Further renovations took place at the end of the sixties with improved passenger facilities to baggage claim areas, gates and departure lounges. A new concourse opened in 1969 and Eastern Airlines added additional gates to its concourse in 1973.

Following airline deregulation, passenger numbers almost double in the two years up to 1980 and a much-needed runway and control tower were opened in 1979 to cope with the increasing demands placed on the airport while a new terminal building began construction in the same year.

Piedmont Airlines decided to use CLT as an operational hub in 1979 and the new terminal building opened in 1982, the same year the final name change to Charlotte Douglas International Airport took place.

CLT continued to expand over the following years as the main terminal was enlarged and some of the biggest airlines began to run flights to and from the airport.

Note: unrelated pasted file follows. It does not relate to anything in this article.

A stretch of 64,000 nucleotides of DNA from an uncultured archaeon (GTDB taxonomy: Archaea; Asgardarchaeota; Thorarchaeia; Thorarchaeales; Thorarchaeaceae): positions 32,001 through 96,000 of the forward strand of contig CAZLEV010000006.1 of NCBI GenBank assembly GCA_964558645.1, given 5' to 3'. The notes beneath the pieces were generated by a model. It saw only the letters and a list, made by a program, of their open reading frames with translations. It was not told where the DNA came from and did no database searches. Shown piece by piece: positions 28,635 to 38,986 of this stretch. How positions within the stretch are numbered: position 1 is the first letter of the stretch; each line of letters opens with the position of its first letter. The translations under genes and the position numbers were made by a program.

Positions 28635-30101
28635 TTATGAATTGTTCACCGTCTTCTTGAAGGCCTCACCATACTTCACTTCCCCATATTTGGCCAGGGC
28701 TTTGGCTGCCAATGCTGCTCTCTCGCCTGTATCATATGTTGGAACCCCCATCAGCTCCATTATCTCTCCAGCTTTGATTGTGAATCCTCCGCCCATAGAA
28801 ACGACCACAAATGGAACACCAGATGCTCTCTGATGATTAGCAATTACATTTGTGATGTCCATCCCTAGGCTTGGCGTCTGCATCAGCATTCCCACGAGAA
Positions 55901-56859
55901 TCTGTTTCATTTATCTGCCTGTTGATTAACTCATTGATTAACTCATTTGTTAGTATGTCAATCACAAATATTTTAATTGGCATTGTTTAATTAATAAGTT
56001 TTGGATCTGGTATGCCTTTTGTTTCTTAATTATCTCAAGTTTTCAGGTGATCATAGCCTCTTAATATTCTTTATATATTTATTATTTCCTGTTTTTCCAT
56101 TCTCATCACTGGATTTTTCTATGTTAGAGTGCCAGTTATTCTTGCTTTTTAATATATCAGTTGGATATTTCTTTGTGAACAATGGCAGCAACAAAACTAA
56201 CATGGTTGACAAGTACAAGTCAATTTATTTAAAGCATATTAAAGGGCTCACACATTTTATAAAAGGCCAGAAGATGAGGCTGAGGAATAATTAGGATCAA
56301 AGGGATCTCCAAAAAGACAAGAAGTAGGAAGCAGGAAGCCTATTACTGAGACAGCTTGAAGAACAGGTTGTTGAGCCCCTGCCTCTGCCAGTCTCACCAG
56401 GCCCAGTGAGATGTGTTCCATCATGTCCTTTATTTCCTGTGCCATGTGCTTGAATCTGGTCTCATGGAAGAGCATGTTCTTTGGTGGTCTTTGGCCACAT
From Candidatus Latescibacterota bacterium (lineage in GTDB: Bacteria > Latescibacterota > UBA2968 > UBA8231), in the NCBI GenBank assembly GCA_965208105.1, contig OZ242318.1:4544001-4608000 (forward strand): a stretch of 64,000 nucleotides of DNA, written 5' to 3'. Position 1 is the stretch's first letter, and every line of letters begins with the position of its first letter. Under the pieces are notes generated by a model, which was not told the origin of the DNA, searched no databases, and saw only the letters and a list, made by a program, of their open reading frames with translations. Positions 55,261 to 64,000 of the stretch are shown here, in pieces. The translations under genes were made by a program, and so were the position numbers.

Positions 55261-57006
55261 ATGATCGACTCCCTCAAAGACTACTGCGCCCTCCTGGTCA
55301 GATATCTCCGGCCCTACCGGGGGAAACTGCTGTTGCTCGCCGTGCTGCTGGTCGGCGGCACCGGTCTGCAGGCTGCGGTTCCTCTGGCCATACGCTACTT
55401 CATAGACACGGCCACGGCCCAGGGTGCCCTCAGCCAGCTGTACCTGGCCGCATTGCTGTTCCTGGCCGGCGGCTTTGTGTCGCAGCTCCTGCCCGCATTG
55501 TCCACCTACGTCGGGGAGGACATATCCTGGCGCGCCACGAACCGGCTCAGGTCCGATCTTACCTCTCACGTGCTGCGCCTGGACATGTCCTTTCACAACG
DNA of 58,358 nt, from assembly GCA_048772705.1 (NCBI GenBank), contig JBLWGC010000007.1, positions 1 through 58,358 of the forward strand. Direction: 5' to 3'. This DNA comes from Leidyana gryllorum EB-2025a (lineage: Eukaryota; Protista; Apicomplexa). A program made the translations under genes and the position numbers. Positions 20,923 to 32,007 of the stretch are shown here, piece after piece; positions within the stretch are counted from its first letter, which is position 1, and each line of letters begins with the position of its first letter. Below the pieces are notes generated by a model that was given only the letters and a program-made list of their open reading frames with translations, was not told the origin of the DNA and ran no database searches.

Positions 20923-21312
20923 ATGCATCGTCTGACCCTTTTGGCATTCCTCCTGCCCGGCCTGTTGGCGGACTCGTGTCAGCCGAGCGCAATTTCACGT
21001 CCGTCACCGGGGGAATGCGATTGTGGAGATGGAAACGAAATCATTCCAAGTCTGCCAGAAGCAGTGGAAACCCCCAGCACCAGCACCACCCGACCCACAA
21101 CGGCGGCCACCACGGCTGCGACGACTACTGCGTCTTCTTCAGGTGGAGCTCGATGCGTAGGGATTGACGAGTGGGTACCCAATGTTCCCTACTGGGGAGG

CLT Airport Layout

Although there is only one terminal at Charlotte Airport it is large, well laid out and used very effectively. A total of 115 gates are divided between five concourses, all of which are connected to ticketing, baggage and security areas.

Concourse A

The main pier in Concourse A is used by both American Airlines and Delta Air Lines while the North extension is the domain of Spirit Airlines, JetBlue, Air Canada, SprintAir, United Airlines and Southwest Airlines.

Concourse B

Concourse B is exclusively used for American Airlines domestic flights.

Concourse C

As with Concourse B, this is the exclusive domain of American Airlines.

Concourse D

All international flights, without a customs pre-clearance, are routed through Concourse D including those operated by American Airlines, Volaris and Lufthansa.

Concourse E

The main base of American Eagle's operations is located in Concourse E.

The main terminal building at Charlotte Airport is a rectangular shape with the five concourses spreading out from the base in a star shape with a car rental center also located at the base of the rectangle.

Because the airport is relatively small there is no requirement for any bus or shuttle service between concourses as all five are within a short walk of each other.

Clearing Customs and Immigration